Critics of socialism are slowly coming around to the realization that in the 21st century, the leftist socialists and the supposedly right-wing corporations are promoting agendas that are more in alignment than in opposition. When socialists on the LA City Council impose a moratorium on evictions, it doesn’t harm the big corporate landlords who have the financial resiliency to ride it out. But it pushes the small families that might own an income property into a distressed sale. Regulations always help big corporations squelch the competition and raise prices to captive markets. Socialists love regulations.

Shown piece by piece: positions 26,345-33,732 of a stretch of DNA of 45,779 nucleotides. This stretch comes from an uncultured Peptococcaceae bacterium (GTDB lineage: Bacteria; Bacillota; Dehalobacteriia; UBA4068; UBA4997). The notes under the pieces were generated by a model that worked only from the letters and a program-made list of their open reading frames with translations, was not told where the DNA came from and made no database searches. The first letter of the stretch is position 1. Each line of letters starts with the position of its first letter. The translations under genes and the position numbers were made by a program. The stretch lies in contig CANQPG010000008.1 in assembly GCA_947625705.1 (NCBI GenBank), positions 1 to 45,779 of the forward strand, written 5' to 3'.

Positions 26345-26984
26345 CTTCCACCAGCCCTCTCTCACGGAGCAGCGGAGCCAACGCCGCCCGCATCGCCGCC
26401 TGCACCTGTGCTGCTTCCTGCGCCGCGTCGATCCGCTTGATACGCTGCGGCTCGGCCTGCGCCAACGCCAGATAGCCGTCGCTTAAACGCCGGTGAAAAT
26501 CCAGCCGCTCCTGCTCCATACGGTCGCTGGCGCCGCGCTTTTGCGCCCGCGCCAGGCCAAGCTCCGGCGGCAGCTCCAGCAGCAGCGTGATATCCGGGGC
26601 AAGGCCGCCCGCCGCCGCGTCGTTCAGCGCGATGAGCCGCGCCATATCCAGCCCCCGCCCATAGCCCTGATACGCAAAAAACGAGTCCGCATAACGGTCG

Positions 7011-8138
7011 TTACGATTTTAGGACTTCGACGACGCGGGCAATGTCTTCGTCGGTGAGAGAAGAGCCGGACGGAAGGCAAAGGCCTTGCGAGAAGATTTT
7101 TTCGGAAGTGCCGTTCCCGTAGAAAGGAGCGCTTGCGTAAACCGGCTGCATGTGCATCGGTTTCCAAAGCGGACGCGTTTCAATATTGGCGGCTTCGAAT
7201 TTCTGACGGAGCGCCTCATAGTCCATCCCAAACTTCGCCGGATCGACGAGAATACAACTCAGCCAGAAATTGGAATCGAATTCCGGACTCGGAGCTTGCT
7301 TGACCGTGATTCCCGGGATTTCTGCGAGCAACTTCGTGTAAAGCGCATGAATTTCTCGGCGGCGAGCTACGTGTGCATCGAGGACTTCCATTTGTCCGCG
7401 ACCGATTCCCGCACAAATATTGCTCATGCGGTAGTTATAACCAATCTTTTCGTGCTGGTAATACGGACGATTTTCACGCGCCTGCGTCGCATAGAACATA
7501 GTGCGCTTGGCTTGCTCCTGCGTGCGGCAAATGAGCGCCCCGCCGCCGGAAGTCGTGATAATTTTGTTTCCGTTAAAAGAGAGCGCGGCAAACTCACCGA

When socialists on the LA City Council fund public housing projects, claiming such actions protect citizens from corporate real estate speculators, financial special interests simply invest in the private sector development corporations that build these projects, the private sector vendors that sell engineering plans and building materials, and reap huge tax deductions by donating to (and hence controlling) the nonprofit organizations that administer the projects. These private investors also increase their profits because the projects they’re investing in are partially subsidized by taxes and bonds issued to help the homeless.